Should you strengthen your low back muscles with back extensions?

Feb 05, 2020

If you’ve been told to strengthen your low back muscles, it’s completely understandable you might think turning to back extension exercises is the way to go. After all, the more you work the muscles the stronger they’ll get, right? Well, not necessarily.

Just because your back muscles are strong does not mean you will be able to avoid back pain; I know plenty of really strong people who struggle with a bad back. Back extensions are not the answer, but there are other options. 

What do I mean by back extension exercises?

 When I talk about back extensions there are two types of exercise, in particular, that I am referring to:

  1. Using a rack, leaning your hips onto the cushioned part and bending forwards. 
  2. Laying on the floor, lifting your chest up and bending backwards. 

How do back extensions impact on your spine? 

It’s important to understand the impact that exercises such as back extensions can have on your spine and the muscles surrounding it.

But first let’s look at a little anatomy, focusing on a couple of muscles in the lower back, the longissimus and the iliocostalis. These adjoin your lower back and go all the way up your spine to your ribs and even up as far as your neck – on the video above you’ll see diagrams to illustrate this. 

When you extend the spine, whether by bending it extensively forwards or backwards, these muscles act like hands twisting and squeezing a sponge, exerting a huge force of compression on the spine. In fact, it’s been calculated that the first of the exercises mentioned above puts 4,000 newtons of compression around your spine, while the second, 6,000 newtons. The equivalent of 400-600 kilos of compression around your spine essentially squashing it. That’s a lot of pressure that may not directly cause back pain, but would certainly, over time, contribute to spinal issues.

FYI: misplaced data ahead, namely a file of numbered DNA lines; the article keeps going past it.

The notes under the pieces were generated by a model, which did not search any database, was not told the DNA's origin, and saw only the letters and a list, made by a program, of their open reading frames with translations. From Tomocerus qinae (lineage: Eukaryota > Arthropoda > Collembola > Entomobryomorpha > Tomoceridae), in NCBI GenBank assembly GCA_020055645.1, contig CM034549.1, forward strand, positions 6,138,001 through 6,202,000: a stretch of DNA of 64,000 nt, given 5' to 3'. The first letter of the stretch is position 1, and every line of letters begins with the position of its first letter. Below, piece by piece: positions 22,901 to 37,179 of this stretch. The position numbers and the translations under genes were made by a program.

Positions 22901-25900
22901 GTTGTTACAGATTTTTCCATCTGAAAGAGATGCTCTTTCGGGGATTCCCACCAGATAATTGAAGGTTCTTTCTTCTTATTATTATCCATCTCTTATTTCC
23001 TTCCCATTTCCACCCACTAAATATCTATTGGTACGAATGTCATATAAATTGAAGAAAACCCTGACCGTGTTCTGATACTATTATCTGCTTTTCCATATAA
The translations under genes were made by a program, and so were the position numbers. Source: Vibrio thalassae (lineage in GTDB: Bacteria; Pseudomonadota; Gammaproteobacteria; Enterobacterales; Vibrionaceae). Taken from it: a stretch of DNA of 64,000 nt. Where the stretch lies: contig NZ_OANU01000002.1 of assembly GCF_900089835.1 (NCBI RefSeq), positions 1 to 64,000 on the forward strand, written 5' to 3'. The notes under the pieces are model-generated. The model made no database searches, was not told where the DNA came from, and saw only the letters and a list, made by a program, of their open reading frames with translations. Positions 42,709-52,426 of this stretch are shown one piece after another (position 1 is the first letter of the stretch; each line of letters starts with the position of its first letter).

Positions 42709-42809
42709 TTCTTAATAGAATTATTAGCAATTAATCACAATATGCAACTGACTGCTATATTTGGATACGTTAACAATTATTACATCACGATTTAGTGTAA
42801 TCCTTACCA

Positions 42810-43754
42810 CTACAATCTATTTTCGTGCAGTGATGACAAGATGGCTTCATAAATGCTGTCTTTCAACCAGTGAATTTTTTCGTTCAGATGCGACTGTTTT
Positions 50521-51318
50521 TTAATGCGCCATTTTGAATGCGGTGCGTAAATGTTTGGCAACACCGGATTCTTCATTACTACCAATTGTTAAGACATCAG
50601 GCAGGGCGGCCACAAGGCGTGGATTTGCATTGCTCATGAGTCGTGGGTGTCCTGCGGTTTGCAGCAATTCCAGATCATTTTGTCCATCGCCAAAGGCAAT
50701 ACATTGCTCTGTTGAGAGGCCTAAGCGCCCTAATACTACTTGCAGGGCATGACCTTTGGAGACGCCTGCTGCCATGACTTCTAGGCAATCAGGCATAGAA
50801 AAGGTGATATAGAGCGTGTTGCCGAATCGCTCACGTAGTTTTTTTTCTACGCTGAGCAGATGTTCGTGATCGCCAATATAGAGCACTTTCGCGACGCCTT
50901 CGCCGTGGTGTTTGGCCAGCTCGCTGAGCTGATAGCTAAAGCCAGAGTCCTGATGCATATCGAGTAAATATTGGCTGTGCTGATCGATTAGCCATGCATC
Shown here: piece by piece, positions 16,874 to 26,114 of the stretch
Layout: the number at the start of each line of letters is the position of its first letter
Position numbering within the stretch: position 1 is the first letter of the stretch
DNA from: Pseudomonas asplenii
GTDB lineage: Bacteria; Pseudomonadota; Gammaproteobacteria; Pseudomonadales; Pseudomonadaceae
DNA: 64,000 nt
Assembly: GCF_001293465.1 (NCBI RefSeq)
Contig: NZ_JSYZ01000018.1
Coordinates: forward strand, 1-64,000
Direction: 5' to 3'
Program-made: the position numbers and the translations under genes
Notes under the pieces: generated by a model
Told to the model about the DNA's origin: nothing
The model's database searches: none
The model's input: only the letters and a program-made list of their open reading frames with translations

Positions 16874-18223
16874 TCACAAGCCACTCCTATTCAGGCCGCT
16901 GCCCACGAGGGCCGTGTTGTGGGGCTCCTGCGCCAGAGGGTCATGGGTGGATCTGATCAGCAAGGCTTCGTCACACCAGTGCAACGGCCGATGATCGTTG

So what can you do instead? 

Obviously, any amount of movement in the longissimus and the iliocostalis will exert a certain amount of pressure on the spine, that’s how they’re designed to work. The goal is to minimise this stress, keep it to a manageable amount and avoid spinal fatigue and risk of pain. 

In order to exercise the same muscles in a more therapeutic way, I always recommend using the Bird Dog exercise. That is kneeling on the floor placing your hands in front of you, shoulder width apart and then lifting your opposite arm and leg alternately.

Watch the video for a demonstration of this technique.

The Bird Dog still exercises the relevant muscles but puts much less stress on your spine, 3,000 newtons, up to half the amount of the back extension exercises. 

And it’s not just about strengthening, it’s about protection too

Alongside the Bird Dog, it’s worth doing some work to strengthen your abdominal muscles or core, the plank or side plank for instance. When these muscles are activated at the right time and in the right way they will act as protection for your spine, helping it to tolerate a greater load safely.

You’ll find an overview of how to carry out the plank correctly as well as the Bird Dog in the tutorial 4 exercises that strengthen your stomach muscles without wrecking your spine

Back training for rehabilitation or pain prevention should be about building resilience and robustness of your core so it is able to stabilise and support your spine. Setting out to strengthen the longissimus and iliocostalis directly using back extensions is more of a body building technique not a therapeutic one. It may give you stronger back muscles, but not necessarily a healthier spine or pain free back. 

If you’d like to find out more about how to overcome low back pain why not sign up for my FREE webinar: Or join my monthly newsletter:

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